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Suchoon Mo's last comments on poems and poets

  • (6/23/2007 12:38:00 AM)

    A very good poem. It is very easy to tell a lie in poetry. This poem doesn't.

  • POEM: Swallowed Sparrow by s./j. goldner (1/10/2007 10:38:00 PM)

    ''pnetrating loneliness' I sense a tragic existence.

  • POEM: Realization After the Fall III by s./j. goldner (12/8/2006 11:41:00 AM)

    Personally, I would love to see these three poems grouped together as a single poem under one title. The sound and the sight of a wrecking ball fading into a poem unwritten. The economy of words and phrases, tight couplets. Nice.


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  • Suchoon Mo (11/7/2007 3:08:00 PM) Post reply | Read 1 reply

    This may interest some readers. She, Eskimo Pie Girl, edits 'Sacramento Poetry, Art and Music.'



    Monkey poets are known for screaming, howling and leaping around on stage. They are usually white males who are obsessed with sex and fascinated by their own bananas. Monkey poets are usually very short or very tall and are very competitive. They are very concerned with who has the biggest banana. They used to congregate at a midtown bookstore where they were presided over by The Monkey King who had a predilection for sitting on top of coffee tables and chattering loudly. Monkey poets normally hang out in packs of males and suffer from the Peter Pan Complex. For some strange reason, they have an affinity for science fiction, especially Edgar Rice Burroughs' stories. Monkeys have high levels of testosterone and are excellent ass kissers. You can be sure that if a famous poet comes to town, all the monkeys will be in attendance. Monkey poets dream of being on MTV. Fortunately for the listening and viewing public, Eskimo has gotten more air time than all the monkey poets put together. Eskimo has also published a poem in an anthology called 'Monkey Rhythms' which was edited by an orangutan. Eskimo is actually a certified primate expert, and explains that technically, most of these monkeys are actually great apes. There are so many different kinds of monkey poets, that it will take a long time for Eskimo to complete this web page. However, for the moment, here are just a few of the monkey poets who reside in this fair town:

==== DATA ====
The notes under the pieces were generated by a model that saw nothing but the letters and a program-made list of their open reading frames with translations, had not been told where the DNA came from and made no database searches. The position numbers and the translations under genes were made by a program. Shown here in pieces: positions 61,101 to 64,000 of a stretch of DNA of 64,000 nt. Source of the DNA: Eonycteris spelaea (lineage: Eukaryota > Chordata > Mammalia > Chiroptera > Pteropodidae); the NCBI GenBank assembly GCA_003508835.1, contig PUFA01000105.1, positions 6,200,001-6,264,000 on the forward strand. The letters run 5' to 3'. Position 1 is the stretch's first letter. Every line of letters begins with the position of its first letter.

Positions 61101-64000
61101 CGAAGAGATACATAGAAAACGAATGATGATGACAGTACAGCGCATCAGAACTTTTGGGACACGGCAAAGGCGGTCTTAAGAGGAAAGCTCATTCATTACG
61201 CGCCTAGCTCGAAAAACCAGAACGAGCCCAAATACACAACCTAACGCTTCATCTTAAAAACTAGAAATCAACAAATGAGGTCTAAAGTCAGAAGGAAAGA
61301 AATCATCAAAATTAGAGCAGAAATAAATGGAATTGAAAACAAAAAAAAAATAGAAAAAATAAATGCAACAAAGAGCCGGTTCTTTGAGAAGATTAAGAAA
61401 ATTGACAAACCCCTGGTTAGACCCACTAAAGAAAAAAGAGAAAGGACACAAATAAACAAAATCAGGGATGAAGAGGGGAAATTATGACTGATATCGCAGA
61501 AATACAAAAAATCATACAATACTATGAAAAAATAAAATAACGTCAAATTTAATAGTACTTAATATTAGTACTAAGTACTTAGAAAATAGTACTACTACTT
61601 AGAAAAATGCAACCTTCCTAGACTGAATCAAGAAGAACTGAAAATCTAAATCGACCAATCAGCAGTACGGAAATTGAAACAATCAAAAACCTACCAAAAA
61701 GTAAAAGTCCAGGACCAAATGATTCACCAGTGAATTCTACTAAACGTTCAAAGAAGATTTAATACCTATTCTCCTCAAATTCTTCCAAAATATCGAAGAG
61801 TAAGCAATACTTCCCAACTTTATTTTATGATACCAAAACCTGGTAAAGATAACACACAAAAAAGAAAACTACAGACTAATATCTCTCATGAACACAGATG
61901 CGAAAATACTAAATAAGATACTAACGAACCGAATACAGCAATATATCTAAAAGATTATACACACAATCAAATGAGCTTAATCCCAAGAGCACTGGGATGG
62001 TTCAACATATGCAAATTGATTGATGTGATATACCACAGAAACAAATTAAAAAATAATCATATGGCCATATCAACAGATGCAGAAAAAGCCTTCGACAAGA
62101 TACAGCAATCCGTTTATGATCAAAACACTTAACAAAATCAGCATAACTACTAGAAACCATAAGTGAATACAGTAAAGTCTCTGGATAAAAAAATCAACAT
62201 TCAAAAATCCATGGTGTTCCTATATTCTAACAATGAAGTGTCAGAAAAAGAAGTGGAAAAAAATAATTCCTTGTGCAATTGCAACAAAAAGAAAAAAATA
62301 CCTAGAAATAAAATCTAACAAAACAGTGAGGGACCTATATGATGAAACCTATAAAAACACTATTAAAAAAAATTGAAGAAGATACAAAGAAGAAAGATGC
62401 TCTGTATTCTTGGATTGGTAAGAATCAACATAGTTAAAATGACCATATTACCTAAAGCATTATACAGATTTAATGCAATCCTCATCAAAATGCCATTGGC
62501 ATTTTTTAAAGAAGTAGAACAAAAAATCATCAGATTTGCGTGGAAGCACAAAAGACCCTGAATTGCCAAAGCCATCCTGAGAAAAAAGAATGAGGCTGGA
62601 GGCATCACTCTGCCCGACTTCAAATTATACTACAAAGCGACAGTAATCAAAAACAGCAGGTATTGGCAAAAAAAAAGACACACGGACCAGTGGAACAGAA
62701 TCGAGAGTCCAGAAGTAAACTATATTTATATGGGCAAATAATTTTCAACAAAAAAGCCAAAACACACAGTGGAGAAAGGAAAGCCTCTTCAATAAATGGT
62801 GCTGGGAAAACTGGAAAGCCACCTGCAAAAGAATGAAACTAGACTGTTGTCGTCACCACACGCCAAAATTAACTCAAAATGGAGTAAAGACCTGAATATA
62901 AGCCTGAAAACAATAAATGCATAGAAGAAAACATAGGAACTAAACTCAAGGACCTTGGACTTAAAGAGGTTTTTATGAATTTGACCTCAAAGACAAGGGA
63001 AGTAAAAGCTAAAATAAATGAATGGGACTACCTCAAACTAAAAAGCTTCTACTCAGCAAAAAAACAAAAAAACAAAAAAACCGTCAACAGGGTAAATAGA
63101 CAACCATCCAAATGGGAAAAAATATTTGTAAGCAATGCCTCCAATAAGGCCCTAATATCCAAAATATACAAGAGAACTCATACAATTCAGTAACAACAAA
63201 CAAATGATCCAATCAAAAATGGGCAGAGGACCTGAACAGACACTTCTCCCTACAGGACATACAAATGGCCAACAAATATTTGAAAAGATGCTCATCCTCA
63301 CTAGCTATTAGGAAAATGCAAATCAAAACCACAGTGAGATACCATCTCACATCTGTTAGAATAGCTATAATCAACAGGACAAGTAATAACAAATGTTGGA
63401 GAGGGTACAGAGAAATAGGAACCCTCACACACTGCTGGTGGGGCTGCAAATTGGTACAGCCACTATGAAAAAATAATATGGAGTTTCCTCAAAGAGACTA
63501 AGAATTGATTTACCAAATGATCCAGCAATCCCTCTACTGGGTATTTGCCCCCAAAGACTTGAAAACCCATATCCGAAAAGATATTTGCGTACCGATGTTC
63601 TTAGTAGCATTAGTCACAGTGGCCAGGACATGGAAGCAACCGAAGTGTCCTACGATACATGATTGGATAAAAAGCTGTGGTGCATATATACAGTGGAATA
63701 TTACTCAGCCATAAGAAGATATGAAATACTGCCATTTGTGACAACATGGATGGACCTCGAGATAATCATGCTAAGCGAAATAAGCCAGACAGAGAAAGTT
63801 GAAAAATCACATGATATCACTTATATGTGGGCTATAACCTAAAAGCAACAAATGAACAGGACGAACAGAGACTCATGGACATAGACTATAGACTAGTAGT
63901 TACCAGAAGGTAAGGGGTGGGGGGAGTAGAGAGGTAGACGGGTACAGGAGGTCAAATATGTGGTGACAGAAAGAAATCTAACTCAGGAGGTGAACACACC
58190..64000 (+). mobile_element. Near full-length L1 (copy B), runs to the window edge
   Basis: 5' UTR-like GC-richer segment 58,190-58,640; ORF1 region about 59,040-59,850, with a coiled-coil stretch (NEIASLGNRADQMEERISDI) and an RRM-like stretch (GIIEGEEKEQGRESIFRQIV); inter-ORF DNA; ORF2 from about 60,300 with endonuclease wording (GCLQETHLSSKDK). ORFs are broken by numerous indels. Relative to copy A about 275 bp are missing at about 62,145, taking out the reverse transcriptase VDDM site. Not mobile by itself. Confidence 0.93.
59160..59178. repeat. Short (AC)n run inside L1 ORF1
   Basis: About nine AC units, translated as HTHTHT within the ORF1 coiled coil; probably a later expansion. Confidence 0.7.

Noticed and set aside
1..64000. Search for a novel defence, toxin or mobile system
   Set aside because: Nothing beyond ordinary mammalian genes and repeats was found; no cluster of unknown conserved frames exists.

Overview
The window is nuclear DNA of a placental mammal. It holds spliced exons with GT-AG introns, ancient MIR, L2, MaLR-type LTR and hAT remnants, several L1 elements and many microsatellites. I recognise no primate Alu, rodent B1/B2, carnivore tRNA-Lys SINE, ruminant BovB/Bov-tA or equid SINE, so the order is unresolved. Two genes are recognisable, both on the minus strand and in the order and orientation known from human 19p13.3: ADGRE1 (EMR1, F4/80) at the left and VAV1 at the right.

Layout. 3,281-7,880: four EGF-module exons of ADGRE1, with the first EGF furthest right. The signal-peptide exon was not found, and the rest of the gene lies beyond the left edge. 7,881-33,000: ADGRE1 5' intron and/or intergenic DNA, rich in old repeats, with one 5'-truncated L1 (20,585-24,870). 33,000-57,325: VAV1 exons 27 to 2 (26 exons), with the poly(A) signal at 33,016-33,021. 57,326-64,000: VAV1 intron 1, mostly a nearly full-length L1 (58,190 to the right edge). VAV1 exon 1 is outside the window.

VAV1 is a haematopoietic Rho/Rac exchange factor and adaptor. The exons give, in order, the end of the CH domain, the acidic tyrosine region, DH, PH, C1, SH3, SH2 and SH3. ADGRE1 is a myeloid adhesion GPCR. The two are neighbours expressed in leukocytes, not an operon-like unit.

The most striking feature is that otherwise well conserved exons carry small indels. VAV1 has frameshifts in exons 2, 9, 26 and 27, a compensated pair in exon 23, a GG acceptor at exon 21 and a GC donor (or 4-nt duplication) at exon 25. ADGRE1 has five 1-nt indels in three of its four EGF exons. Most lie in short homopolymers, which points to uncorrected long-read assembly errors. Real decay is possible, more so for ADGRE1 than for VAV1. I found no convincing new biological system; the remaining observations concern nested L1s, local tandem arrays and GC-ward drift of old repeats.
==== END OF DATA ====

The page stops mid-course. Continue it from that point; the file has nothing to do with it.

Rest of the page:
Gorilla Godzilla

    Bubba the Babbling Jewish Baboon

    Chump the Cheek-Kissing Chimp

    Old Man (and the sea) Orangutan

    Kerowhack A Banana Macaque

    Why Don't You Shut Up and Grow Up Gibbon

    Misogynist Buffoon (a new subspecies)

    Did Eskimo mention that monkey poets like to drink a lot?

  • Suchoon Mo (1/10/2007 11:05:00 PM) Post reply

    From the same sequence, here is another one. She may be a Marxist-Anarchist, but of different caliber than B. Brecht. Brecht was poetically disciplined, and so was Geothe.


    I would be a torch unto your hand,
    A lamp upon your forehead, Labor,
    In the wild darkness before the Dawn
    That I shall never see...

    We shall advance together, my Beloved,
    Awaiting the mighty ushering...
    Together we shall make the last grand charge
    And ride with gorgeous Death
    With all her spangles on
    And cymbals clashing...
    And you shall rush on exultant as I fall-
    Scattering a brief fire about your feet...

    Let it be so...
    Better-while life is quick
    And every pain immense and joy supreme,
    And all I have and am
    Flames upward to the dream...
    Than like a taper forgotten in the dawn,
    Burning out the wick.

  • Suchoon Mo (10/17/2006 10:54:00 PM) Post reply

    Emerson's poetry metrical. She is attempting to break away from the constraint of language by moving into meta-language. She still depends a lot on syntax and metaphor. When she is going to use parataxis, I don't know.
    Exciting, nevertheless.

    Apophasis leads the reader to assume some kind of mysticism. Butit is not mystical in its own light.

    'what is not' is quite powerful in comparison to 'what is.'

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